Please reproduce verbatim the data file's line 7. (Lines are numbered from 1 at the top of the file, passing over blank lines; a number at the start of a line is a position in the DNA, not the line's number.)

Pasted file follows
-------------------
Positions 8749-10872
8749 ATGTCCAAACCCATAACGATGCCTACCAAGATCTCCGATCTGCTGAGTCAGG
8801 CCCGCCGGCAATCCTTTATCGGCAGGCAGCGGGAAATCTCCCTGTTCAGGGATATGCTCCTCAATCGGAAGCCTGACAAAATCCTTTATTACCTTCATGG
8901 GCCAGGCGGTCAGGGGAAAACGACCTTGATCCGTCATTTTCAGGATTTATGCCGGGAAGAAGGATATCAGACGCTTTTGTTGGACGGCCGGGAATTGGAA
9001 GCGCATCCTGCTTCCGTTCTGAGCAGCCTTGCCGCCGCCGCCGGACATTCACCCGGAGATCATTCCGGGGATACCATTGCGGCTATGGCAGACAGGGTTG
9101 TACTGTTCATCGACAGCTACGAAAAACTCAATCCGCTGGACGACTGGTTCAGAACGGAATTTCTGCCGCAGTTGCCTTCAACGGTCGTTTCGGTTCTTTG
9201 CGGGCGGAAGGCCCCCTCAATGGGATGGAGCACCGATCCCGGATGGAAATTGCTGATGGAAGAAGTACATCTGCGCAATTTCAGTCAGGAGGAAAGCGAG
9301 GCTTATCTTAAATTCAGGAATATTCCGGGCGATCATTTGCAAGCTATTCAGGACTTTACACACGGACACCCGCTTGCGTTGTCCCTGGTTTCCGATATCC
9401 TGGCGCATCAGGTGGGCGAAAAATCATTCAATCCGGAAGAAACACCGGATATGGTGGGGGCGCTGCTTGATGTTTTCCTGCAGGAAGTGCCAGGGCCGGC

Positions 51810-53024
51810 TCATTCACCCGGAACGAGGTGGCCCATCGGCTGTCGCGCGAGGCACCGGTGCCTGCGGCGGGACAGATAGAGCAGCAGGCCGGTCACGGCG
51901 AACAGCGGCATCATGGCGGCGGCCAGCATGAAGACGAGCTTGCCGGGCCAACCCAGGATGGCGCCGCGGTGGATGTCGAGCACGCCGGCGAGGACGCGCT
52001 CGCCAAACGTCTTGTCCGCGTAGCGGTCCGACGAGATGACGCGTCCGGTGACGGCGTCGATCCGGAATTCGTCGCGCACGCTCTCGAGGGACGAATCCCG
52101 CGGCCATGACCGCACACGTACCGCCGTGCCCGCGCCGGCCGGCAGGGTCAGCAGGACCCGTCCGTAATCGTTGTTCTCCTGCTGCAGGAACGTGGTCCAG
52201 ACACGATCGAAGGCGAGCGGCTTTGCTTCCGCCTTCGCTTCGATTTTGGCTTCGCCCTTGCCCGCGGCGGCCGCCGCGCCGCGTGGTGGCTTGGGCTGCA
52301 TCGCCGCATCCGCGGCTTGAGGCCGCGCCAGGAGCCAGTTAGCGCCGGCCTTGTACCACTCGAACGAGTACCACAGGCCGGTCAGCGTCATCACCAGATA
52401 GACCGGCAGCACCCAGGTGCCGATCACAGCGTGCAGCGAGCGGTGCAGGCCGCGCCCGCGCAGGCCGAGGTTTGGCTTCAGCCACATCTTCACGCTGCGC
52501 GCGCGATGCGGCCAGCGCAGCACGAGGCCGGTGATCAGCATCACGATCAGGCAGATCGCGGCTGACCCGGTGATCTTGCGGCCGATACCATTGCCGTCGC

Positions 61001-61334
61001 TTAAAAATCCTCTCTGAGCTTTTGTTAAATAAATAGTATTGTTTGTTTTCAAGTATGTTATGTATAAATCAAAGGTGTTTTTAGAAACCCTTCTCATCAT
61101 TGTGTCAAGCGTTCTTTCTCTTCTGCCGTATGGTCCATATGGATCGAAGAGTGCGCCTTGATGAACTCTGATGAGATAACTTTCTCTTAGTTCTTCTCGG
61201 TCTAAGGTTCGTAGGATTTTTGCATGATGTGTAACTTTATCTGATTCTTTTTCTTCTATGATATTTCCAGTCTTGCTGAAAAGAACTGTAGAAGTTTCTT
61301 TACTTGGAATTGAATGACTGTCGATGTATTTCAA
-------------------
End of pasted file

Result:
9201 CGGGCGGAAGGCCCCCTCAATGGGATGGAGCACCGATCCCGGATGGAAATTGCTGATGGAAGAAGTACATCTGCGCAATTTCAGTCAGGAGGAAAGCGAG